If you are the type that still actually reads for fun, then you might need some help finding a video game for the gamer on your list. Here is a brief guide to help you out:
For the console completist
There is no hotter video game gift this season than Nintendo’s Wii U ($300 or $350, see below). The new console is Nintendo’s attempt to inject some life into a stagnant video game market. The current generation of consoles (Xbox 360, Playstation 3 [PS3], Nintendo Wii) has been around for six or seven years now, and no other company seems to have anything new lined up.
However, the Wii U isn’t so much two steps ahead as it is one to the side and one forward. The Wii U finally outputs images in HD, a feature that the 360 and PS3 have boasted since their inceptions, and the hardware isn’t much of a technological leap forward. The big new feature with all the buzz, though, is the GamePad, a tablet with a 854x480-pixel resolution that is used to control the game onscreen. Some games can even be played on just the tablet alone, which might appeal to those with limited TVs in the house.
Nintendo’s gamble here seems to be that consumers will leap at the novelty of playing a game on two screens at once, and that developers will invent creative ways to make the second screen entertaining, not just distracting. We’ll see if it pays off. The Wii U is available in both a regular ($300) edition with white components and a deluxe edition ($350) with black ones. The deluxe edition includes more flash memory on the console, a game and a stand for the GamePad and seems to be more than worth the extra $50.
For the sports fan
Not only do sports games offer amazingly true-to-life gameplay and depth of controls for those with the patience to learn it, they are also a great way to learn about the sports you enjoy watching on TV. For hockey fans suffering from lockout-induced withdrawal, NHL 13 ($59.99, Xbox 360 and PS3) might be the only way you’ll be see pro hockey this season. Madden NFL 13 ($59.99, Xbox 360, Wii U, Wii, PS3) offers much for football fans. Are you a frustrated Browns fan? Turn the difficulty down and guide rookie quarterback Brandon Weeden to a season that makes 2007 Tom Brady look like 2012 Brandon Weeden. FIFA Soccer 13 ($59.99, Xbox 360, PS3, Wii U, Wii) is the latest installment in the surprisingly addictive franchise that has converted many skeptical U.S. gamers into soccer fans. And NBA 2K13 ($59.99, Xbox 360, PS3, Wii U, Wii), with a killer soundtrack curated by Jay Z, offers you the only chance you’ll ever have to pit the 1992 Dream Team against 2012 Team USA. What more could you want?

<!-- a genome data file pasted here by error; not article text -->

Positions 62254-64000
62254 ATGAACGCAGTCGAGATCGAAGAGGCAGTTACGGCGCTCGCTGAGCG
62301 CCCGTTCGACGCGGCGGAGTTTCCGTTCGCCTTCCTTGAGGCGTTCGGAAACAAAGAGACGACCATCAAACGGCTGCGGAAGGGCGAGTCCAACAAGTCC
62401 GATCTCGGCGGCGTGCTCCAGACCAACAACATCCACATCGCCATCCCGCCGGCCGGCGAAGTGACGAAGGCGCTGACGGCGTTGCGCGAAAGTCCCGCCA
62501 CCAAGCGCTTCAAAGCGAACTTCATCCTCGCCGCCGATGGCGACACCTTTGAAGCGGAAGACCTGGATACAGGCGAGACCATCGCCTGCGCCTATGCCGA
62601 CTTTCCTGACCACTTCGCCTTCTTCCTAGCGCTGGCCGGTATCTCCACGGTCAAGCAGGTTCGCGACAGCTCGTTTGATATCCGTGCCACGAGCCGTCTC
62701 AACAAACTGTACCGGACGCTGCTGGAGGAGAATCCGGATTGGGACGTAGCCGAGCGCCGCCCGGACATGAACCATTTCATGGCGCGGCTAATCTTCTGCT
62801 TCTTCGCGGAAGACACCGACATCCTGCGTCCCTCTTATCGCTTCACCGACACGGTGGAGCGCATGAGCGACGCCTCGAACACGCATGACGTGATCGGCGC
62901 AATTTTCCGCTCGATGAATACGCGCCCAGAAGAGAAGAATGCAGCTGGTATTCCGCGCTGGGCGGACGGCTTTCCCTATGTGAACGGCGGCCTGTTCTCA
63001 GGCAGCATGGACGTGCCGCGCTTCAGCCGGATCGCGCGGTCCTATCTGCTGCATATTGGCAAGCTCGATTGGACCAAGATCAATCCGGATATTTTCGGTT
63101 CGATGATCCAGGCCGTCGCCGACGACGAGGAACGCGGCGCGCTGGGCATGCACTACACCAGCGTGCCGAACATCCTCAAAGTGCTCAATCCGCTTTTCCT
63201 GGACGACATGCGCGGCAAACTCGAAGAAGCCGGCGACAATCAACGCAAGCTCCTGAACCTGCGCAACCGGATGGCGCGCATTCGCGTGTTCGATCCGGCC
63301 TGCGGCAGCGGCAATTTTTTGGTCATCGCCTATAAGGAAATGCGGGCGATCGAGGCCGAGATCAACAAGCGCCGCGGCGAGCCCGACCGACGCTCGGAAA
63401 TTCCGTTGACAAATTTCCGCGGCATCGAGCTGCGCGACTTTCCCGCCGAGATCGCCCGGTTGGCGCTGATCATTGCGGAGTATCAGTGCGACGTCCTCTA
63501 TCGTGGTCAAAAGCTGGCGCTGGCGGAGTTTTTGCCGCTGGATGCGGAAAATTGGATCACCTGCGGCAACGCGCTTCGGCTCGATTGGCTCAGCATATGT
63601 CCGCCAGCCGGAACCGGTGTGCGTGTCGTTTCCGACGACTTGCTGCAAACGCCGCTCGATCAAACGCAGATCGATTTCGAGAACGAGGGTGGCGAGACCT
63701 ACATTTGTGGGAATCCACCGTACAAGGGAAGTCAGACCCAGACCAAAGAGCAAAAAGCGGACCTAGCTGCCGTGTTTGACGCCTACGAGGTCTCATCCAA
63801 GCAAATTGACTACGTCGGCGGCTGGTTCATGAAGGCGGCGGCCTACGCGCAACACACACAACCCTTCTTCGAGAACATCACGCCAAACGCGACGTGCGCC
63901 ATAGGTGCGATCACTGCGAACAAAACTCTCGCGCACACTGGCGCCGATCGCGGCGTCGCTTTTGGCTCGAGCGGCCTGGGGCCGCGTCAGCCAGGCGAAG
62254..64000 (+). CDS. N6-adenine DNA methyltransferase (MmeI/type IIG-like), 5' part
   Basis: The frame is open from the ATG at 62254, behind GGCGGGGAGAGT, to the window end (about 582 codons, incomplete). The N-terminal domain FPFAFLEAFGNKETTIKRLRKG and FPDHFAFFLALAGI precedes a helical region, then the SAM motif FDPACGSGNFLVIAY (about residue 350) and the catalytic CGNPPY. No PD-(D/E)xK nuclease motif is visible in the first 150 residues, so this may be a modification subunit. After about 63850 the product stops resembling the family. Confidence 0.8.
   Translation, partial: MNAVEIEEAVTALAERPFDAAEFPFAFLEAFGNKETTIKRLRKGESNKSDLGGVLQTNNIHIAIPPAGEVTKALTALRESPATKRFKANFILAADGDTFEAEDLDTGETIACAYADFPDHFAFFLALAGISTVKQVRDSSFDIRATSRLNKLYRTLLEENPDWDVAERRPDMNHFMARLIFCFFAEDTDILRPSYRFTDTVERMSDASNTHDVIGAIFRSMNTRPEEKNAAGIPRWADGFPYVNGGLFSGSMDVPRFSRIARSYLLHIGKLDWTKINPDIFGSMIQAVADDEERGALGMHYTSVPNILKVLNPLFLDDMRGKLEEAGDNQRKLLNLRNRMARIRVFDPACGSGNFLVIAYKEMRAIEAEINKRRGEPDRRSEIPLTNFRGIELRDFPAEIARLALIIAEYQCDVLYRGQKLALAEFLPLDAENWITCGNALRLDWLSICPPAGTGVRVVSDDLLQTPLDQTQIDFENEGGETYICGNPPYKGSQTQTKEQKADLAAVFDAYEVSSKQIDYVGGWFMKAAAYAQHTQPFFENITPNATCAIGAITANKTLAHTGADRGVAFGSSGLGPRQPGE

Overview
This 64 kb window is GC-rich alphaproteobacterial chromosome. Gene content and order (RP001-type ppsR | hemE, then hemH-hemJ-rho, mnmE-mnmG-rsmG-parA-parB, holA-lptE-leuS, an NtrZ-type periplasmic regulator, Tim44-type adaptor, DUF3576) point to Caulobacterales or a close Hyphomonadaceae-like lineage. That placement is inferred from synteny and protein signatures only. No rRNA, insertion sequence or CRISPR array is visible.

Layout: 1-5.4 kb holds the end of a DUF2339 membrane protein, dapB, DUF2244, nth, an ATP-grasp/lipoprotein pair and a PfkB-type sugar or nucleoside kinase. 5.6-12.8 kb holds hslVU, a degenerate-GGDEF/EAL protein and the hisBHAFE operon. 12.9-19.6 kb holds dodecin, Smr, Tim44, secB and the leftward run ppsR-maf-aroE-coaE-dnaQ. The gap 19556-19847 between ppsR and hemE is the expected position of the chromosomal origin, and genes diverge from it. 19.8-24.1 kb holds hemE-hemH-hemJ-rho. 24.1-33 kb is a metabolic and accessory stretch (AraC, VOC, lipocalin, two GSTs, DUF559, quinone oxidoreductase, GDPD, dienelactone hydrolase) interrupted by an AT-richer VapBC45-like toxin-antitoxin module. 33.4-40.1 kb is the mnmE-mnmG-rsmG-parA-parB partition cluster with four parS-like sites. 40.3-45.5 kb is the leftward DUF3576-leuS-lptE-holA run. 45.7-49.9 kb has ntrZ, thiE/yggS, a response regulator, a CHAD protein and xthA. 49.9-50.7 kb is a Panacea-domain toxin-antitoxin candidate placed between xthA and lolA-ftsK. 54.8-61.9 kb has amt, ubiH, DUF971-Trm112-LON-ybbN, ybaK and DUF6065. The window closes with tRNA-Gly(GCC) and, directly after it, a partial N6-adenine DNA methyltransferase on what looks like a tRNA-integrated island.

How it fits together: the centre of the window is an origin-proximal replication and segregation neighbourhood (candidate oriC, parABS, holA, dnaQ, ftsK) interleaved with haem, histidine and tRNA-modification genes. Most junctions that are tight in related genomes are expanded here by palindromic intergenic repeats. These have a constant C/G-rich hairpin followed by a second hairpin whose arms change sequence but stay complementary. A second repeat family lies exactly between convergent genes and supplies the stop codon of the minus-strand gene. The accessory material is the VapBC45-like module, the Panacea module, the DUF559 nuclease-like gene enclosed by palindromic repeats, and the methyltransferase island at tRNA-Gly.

For the kiddos
Want a digital babysitter? Get your young ones a copy of LEGO Lord of the Rings ($49.99, Wii, PS3, Xbox 360) and go rediscover your youth. LEGO games have a surprisingly high reputation among video game enthusiasts, and they are safe enough that you won’t have to worry about destroying your little ones’ innocence. For the Harry Potter fans, Wonderbook: Book of Spells ($39.99 for the game and book, $99.99 for a package including all the necessary peripherals, PS3) offers kids the chance to learn the spells taught to wizards at Hogwarts. Using the Playstation EyeMove camera and a Playstation Move controller, kids can tap into their inner wizard and transform their living room into a magical classroom. The game includes a magic book that kids set in front of them, and with a wave of their wand (the Move controller), the camera projects their living room onto the screen and overlays cartoon graphics. With spells and a story written by J.K. Rowling, the story offers an immersive experience, and it just might make you wish you were a kid again.
For fans of the single-player experience
Three well-reviewed first-person shooter (FPS) games just came out, and they each have a unique twist. Halo 4 ($59.99, Xbox 360) is the latest installment in the legendary sci-fi shooter. Call of Duty: Black Ops II ($59.99, Xbox 360, PS3, Wii U) is the hyper-realistic war simulator, featuring an involved campaign, online play and zombies. Yes, zombies.
Borderlands 2 is an amusing, post-apocalyptic hybrid of a FPS and a role-playing game (RPG), and it offers a pleasant change of pace from the usual fare. The sci-fi epic Mass Effect 3 ($39.99, Xbox 360, PS3, Wii U) offers a more traditional RPG, and in Dishonored ($59.99, Xbox 360, PS3) the player plays a stealth assassin murdering his way to his ultimate revenge in a fictional industrial whaling city.